Journalist, activist and former war correspondent David Helvarg (who also wrote Saved by the Sea and 50 Ways to Save the Ocean) spent two years embedded with various branches of the US Coastguard in order to experience their work.

I had naively thought that the US Coastguard, despite being funded by the government, and despite their website having a .mil for military domain name, was just a slightly larger, more financially flush version of South Africa’s National Sea Rescue Institute (NSRI).

I was wrong. The mandate of the US Coastguard is to enforce maritime law (this is its primary difference from the NSRI) as well as to perform search and rescue operations. Viewers of the Deadliest Catch series will be familiar with the rescue work of the Coastguard in extremely challenging conditions. As a result of its law-enforcement mission, the Coastguard uses weapons and provides a lot more military-style training than you’d expect from a pure rescue operation. The Coastguard falls under the department of homeland security and operates cutters (with guns), icebreakers, small boats, helicopters, and other aircraft.

Helvarg’s conservationist tendencies shine through in several parts of Rescue Warriors, and he does not shy away from confronting the aspects of the Coastguard that he finds problematic. His contention is that the Coastguard receives far less publicity than it deserves. This book goes some way towards bringing attention to the individuals who have saved tens of thousands of people during Hurricane Katrina, via water evacuation during the September 11 attacks, and in countless other less well-known emergency situations.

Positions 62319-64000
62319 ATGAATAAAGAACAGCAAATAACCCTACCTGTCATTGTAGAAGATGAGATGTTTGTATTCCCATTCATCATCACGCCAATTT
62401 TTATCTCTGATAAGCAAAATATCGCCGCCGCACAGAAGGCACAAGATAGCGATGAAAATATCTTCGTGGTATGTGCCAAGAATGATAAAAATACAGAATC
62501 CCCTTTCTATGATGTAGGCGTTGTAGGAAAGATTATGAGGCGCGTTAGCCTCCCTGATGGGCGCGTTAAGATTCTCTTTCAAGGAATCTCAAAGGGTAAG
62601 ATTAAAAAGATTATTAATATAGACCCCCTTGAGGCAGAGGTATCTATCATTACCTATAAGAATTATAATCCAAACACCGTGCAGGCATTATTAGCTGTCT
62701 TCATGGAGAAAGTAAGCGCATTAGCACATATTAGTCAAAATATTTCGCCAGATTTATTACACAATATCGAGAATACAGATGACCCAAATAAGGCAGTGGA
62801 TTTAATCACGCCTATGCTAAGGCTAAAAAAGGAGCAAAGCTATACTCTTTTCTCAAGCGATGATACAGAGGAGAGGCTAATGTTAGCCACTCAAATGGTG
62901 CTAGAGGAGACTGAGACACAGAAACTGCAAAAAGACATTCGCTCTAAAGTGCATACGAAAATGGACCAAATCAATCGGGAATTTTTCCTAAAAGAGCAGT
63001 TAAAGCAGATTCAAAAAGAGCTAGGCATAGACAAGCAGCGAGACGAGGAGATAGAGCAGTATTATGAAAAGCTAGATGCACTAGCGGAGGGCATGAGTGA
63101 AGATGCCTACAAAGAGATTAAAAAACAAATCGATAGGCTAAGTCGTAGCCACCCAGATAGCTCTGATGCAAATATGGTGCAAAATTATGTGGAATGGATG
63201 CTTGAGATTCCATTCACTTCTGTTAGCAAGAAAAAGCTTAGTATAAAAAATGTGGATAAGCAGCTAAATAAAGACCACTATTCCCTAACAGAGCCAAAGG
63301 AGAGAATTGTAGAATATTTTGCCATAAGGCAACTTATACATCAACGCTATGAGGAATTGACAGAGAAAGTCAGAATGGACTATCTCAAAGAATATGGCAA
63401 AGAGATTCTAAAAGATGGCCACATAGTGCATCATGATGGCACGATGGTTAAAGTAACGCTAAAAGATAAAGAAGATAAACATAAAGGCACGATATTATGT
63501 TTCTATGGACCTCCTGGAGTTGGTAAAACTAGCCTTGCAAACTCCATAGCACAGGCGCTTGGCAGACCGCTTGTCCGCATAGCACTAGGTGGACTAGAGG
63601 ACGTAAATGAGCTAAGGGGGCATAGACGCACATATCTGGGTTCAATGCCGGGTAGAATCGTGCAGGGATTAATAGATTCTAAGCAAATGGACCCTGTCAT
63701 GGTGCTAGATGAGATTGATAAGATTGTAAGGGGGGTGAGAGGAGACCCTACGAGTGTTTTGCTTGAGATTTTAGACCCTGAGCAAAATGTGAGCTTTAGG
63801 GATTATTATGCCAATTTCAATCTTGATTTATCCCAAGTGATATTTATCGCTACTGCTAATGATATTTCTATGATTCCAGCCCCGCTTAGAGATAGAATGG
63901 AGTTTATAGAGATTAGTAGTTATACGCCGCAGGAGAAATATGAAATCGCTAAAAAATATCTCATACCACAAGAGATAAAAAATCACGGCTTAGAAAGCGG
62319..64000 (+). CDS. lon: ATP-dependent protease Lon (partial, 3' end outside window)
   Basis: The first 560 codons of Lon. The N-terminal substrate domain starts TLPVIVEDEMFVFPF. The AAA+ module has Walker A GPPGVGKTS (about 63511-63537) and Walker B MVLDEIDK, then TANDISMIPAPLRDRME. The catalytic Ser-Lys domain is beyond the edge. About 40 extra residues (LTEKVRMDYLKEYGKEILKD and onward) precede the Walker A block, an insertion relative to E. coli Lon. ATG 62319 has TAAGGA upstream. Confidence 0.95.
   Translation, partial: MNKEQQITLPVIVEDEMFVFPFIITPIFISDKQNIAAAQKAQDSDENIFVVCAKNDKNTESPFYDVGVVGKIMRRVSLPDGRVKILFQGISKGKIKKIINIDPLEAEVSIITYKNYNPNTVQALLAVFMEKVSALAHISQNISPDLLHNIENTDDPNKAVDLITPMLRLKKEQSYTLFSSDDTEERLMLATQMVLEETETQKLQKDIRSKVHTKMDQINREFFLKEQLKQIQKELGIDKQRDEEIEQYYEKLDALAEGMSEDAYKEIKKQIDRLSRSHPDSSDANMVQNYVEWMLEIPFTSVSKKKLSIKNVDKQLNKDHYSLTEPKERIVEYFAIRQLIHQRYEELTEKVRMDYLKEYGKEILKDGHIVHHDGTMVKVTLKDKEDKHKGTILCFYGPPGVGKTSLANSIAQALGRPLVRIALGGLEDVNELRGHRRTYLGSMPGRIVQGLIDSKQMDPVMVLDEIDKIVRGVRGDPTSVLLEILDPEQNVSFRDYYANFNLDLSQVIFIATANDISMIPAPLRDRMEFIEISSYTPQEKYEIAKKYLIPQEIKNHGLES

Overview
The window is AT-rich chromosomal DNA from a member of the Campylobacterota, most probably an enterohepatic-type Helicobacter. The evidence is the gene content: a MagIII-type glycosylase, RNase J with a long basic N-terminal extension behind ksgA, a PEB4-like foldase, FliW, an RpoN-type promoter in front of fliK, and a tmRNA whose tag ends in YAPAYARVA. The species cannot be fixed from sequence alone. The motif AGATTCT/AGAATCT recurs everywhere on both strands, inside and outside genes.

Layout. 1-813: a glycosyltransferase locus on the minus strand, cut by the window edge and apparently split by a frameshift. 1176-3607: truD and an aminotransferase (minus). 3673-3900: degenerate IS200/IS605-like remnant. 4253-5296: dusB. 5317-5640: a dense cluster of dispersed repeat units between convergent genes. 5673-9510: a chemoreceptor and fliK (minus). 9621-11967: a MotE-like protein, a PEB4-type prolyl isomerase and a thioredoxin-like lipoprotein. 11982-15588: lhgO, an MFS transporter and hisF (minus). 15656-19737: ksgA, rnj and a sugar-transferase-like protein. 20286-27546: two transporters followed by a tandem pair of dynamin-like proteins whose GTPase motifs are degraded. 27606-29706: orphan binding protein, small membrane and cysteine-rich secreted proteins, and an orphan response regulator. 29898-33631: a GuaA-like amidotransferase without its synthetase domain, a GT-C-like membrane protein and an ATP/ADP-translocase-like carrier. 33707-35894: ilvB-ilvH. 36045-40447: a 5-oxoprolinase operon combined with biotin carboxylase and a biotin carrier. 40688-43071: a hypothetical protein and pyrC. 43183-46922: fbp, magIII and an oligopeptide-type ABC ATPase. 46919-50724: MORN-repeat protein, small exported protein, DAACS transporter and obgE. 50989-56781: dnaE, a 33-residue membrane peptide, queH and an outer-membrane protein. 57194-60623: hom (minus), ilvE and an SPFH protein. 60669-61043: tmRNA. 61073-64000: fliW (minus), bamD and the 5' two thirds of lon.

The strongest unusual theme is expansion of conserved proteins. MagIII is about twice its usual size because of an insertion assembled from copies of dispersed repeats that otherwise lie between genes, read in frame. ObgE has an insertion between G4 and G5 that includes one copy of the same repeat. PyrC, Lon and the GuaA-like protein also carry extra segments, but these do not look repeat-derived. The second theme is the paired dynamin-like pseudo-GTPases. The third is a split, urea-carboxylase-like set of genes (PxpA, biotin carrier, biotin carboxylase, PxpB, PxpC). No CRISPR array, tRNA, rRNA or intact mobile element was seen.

This is a gripping read which I thoroughly enjoyed. I was amazed by the amount of funding and equipment that the Coastguard has at its disposal compared to the NSRI, even though the organisation is actually badly underfunded, especially when considered relative to the rest of the United States war machine. I was also impressed by the egalitarian approach that draws many women to join the Coastguard and enables them to rise in its ranks. The Coastguard made all its jobs available to women in 1977, something which other branches of the military have not yet done.

You can get a copy of the book here (South Africa), here or here.

Bookshelf: The Man Who Ate His Boots

The Man Who Ate His Boots: The Tragic History of the Search for the Northwest Passage – Anthony Brandt

The Man Who Ate His Boots
The Man Who Ate His Boots

The Northwest Passage  is a sea route (routes, actually) running between Canada and Greenland, across the top of the North American continent through the Canadian Arctic Archipelago, and through the Bering Sea between Alaska and Russia. At its end is the Far East, for hundreds of years the destination of the thousands of sea voyages that made their way around the Cape of Good Hope, and later through the Suez Canal. Its existence was an enormously appealing idea to Europeans, because if the east could be reached by sailing along the top of the world, great savings of sailing time and expense would result.